YVONNE SINGH is a journalist, writer and editor who has spent more than two decades working in national newspapers and magazines. She has written reportage and features for the Guardian, The Mirror, Evening Standard and The Observer and was a staff journalist at the Guardian for many years and the paper’s Assistant Letters Editor.

 

The Team. Issue 1. Crossroads.

Publisher

SHARMAINE LOVEGROVE is the Publisher of Dialogue Books the UK’s only inclusive imprint, part of Little, Brown Book Group and Hachette UK. Prior to going in-house Sharmaine was the Co-Founder and Publishing Director of Dialogue Scouting, the UK’s first book to film & TV scouting consultancy as well as being Literary Editor at ELLE magazine. Her path is drawn from all things innovative in storytelling and in 2008 Sharmaine set up her own bookshop as well as a creative agency in Berlin having worked previously in PR, bookselling, event management and digital consultancy and magazine publishing. Home is London and her roots are Jamaican and stories make her part of the world.  You can follow her on twitter @sharlovegrove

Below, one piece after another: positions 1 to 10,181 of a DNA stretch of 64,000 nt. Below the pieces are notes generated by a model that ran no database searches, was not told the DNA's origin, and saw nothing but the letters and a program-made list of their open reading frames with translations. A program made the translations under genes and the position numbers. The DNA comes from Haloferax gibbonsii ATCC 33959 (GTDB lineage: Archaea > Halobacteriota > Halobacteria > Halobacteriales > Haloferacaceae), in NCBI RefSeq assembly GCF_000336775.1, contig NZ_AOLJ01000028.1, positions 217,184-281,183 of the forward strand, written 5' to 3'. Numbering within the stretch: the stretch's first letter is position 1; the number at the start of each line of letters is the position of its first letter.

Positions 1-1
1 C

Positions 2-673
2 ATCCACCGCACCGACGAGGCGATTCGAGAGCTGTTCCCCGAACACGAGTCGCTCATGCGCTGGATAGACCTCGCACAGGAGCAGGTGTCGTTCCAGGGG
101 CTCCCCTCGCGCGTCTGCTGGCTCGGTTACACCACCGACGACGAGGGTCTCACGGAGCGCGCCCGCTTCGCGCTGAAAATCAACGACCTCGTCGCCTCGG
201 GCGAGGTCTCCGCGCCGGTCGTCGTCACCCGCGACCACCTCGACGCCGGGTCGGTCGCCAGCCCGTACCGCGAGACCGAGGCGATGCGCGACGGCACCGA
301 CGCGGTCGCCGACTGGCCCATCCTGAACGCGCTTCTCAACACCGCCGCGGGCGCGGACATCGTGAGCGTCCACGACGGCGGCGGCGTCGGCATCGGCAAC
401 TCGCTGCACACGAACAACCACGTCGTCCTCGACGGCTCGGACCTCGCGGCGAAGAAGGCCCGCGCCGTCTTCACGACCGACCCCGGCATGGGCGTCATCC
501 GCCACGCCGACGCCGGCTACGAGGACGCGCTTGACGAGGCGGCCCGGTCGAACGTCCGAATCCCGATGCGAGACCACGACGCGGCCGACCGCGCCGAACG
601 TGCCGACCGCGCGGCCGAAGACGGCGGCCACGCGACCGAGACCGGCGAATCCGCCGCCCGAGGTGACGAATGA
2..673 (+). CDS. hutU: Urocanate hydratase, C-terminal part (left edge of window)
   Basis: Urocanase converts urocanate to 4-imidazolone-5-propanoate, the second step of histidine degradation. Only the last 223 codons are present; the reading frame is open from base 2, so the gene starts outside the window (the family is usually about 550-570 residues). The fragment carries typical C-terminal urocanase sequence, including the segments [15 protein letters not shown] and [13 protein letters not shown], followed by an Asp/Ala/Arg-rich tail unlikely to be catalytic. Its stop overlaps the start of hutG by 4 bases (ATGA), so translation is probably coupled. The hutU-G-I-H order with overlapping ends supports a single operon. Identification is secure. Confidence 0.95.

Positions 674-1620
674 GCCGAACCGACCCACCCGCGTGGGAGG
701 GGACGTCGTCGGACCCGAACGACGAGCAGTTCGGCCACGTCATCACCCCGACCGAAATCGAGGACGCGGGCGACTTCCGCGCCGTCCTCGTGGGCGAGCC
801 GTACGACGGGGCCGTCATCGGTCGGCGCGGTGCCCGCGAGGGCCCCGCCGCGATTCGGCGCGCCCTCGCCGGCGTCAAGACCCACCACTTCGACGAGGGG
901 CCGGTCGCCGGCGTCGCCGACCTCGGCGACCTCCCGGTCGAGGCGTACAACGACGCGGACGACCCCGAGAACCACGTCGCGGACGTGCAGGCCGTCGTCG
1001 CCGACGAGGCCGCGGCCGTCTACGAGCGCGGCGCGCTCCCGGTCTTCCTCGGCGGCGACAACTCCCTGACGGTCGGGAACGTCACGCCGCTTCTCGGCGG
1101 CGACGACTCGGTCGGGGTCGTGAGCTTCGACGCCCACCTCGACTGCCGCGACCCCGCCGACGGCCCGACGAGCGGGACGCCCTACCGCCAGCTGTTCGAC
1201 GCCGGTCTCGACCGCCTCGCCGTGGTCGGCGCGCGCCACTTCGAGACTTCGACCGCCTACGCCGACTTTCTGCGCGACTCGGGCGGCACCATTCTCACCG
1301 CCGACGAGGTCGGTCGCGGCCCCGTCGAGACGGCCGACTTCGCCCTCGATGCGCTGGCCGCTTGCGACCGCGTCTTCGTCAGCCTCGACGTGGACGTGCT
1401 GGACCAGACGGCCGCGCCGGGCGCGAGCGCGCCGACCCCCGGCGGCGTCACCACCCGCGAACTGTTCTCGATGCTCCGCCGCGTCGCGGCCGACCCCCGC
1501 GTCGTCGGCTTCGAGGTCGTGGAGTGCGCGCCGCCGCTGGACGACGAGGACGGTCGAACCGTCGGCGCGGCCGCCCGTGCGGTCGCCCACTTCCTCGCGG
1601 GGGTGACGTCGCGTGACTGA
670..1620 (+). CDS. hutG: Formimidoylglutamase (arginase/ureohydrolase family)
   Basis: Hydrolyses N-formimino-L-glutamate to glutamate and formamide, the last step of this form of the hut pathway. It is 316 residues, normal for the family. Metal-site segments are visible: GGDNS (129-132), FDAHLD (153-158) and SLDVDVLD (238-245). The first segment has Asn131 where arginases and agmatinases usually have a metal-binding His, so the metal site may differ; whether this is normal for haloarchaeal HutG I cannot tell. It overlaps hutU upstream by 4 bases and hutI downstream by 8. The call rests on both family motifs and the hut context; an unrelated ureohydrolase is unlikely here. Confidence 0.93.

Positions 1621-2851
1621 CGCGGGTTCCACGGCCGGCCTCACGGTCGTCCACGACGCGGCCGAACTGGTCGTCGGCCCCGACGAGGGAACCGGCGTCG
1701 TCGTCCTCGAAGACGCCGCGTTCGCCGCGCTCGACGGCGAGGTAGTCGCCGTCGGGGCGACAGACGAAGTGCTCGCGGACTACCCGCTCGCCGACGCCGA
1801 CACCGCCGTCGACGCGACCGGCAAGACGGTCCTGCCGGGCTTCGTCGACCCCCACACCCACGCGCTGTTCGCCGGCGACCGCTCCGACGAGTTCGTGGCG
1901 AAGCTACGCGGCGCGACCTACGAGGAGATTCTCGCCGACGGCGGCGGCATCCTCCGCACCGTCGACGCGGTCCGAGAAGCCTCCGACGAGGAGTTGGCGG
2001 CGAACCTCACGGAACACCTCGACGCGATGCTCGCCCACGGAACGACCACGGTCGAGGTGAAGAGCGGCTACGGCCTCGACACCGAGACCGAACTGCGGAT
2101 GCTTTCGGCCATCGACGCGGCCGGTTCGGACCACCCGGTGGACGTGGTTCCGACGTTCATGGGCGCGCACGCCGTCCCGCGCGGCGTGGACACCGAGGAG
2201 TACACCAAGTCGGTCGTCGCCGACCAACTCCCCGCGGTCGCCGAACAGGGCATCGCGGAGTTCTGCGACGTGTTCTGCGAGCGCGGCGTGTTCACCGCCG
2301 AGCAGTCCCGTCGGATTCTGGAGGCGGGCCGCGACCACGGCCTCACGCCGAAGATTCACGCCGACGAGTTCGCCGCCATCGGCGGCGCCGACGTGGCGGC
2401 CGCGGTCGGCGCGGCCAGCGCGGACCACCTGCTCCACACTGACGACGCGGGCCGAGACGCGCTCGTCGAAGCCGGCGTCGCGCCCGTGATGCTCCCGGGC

Editor-in-Chief

ANNIE PAUL is a writer and critic based at the University of the West Indies, Mona, where she is head of the Publications Section at the Sir Arthur Lewis Institute of Social and Economic Studies. Author of a weekly column in the Jamaica Gleaner and Editor of the book Caribbean Culture: Soundings on Kamau Brathwaite Paul is the recipient of a grant from the Prince Claus Fund (Netherlands). Paul serves on the board of the National Gallery of Jamaica. She is a founding editor of the journal Small Axe and the original Caribbean Review of Books; and has been published in international journals and magazines such as Newsweek International, the Guardian (UK), Chimurenga, The Caravan (India), Slavery & Abolition, Art Journal, South Atlantic Quarterly, Wasafiri, Callaloo, and Bomb. Paul was born in India and is author of the blog Active Voice (anniepaul.net). You can follow her on Twitter @anniepaul.

Editors